The raids on Kyiv are the first since since Russia turned its military focus to the east and south of Ukraine.
Kyiv, the Ukrainian capital, was rocked by several explosions early on Sunday, a day after officials said its troops had recaptured a swath of the eastern battlefield in a counteroffensive against Russia.
“Several explosions in Darnytskyi and Dniprovskyi districts of the capital,” Kyiv Mayor Vitali Klitschko wrote on the Telegram messaging app. “Services are already working on site.”
At least one person was hospitalised but no deaths had been reported, Klitschko said. Other officials said the Russian bombardment appeared to be targeting the railway network.
Russia’s defence ministry later on Sunday claimed the raids destroyed tanks and other armoured vehicles on the outskirts of Kyiv that had been provided to Ukraine by its Western allies, as President Vladimir Putin issued a new warning to the West against supplying long-range missiles to Ukraine.
If Kyiv is supplied with long-range missiles, “we will draw the appropriate conclusions and use our arms … to strike targets we haven’t hit before”, Putin was quoted by Russian news agencies as saying.
His remarks come days after the United States announced it would supply Ukraine with advanced Himars multiple-launch rocket systems. Himars is a mobile unit that can simultaneously launch multiple precision-guided missiles up to 80km (50 miles) away.
The mayor of the historic town of Brovary, some 20km (12 miles) from Kyiv’s centre, urged people to remain inside their houses as there had been reports of the smell of soot coming from the smoke.
‘Severodonetsk divided in half’
Air raid sirens regularly disrupt the life of the capital, but there had been no significant attack on the city since Moscow turned its military focus to the east and south, staging an especially intense battle for the industrial city of Severodonetsk.
Serhiy Haidai, the governor of the Luhansk region that includes Severodonetsk, said on Sunday that Ukrainian forces controlled about half the city after recapturing a large chunk from Russian troops.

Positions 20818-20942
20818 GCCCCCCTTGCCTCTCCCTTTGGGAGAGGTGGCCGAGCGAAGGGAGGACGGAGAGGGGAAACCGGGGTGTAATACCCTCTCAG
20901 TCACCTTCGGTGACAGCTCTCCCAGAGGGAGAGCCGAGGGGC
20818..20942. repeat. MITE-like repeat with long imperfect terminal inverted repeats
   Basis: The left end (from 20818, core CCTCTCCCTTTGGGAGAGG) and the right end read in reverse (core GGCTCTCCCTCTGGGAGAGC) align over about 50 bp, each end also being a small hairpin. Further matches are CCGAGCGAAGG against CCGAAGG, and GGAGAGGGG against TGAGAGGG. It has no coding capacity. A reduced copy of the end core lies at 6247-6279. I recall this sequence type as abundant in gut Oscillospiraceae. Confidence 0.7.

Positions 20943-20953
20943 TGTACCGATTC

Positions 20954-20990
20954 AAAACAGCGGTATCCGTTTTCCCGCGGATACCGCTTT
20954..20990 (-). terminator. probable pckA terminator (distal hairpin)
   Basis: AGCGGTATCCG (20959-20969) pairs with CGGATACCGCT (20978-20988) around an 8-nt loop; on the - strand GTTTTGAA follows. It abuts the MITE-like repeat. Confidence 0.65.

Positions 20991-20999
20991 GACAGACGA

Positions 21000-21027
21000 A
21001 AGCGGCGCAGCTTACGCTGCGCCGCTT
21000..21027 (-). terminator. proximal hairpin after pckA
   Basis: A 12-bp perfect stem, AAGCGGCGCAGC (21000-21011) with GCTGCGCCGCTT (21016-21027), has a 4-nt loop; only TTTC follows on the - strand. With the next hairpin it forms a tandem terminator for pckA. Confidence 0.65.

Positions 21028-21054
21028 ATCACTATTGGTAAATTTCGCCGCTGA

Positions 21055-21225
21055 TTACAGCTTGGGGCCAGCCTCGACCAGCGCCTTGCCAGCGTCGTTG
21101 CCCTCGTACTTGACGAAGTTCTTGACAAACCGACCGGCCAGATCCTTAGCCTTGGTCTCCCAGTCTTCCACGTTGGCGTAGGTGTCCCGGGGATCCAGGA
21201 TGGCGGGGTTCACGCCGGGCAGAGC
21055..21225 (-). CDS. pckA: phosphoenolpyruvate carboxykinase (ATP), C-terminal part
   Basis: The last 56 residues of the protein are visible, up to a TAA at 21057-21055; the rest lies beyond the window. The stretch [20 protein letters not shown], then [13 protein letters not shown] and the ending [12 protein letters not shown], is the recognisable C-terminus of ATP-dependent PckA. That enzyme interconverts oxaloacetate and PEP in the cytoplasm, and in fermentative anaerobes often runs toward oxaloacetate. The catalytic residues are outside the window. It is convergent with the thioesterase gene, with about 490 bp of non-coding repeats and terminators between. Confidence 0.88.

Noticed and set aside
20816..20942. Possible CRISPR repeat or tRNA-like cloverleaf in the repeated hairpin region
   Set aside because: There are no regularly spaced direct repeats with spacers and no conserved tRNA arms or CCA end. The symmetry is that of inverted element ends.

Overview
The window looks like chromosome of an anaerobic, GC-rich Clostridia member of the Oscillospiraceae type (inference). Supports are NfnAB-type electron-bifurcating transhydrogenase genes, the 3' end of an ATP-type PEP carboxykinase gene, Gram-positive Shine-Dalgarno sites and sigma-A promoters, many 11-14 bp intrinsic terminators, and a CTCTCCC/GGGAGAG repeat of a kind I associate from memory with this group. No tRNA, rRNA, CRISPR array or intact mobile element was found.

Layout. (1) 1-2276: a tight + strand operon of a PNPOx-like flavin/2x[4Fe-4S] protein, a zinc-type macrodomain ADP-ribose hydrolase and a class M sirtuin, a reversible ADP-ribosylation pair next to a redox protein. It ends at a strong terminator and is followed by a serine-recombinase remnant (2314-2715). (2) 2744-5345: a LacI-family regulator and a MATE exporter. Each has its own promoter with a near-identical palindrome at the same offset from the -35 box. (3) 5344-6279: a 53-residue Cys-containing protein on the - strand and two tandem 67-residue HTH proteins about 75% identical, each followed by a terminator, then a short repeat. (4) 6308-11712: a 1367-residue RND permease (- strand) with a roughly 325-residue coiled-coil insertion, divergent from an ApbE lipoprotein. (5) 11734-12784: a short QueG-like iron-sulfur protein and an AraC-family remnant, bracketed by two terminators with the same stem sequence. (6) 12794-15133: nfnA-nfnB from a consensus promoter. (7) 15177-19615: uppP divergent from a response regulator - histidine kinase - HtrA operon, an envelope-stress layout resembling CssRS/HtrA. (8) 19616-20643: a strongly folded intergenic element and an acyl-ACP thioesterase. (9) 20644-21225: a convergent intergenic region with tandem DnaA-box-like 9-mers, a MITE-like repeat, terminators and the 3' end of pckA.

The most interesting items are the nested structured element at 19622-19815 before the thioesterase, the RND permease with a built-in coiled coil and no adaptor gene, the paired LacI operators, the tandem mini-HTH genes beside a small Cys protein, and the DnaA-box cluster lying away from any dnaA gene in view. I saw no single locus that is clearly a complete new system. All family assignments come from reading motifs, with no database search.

“It had been a difficult situation, the Russians controlled 70 percent of the city, but over the past two days they have been pushed back,” Haidai said on Ukraine’s television. “The city is now, more or less, divided in half.”
Moscow instead claimed its own forces were making gains in the city. Military experts say the battle for the city could determine which side has the momentum for a prolonged war of attrition in the coming months.
On Saturday, Putin said Russian anti-aircraft forces have shot down dozens of Ukrainian weapons and are “cracking them like nuts”.
Kyiv has come under heavy shelling since Russia launched its invasion on February 24. United Nations Secretary-General Antonio Guterres expressed astonishment after a Russian missile attack hit close to his location as he visited Ukraine in April.
The Retroville shopping mall was flattened in March and nearby schools and kindergartens were also damaged.
Russian troops pressed towards Kyiv in the early stages of what Moscow calls its “special military operation”. Explosions and street fighting sent Kyiv residents seeking shelter underground, with towns at the edge of the city forces to bear the brunt as enemy troops brutally attempted to clear a path to the capital.
Scenes of dead bodies on the streets of Ukrainian city Bucha prompted calls by world leaders including US President Joe Biden for Russia to be tried for war crimes.
Thousands of people have been killed and millions forced to flee Ukraine, as Russian bombardment destroyed cities across the country.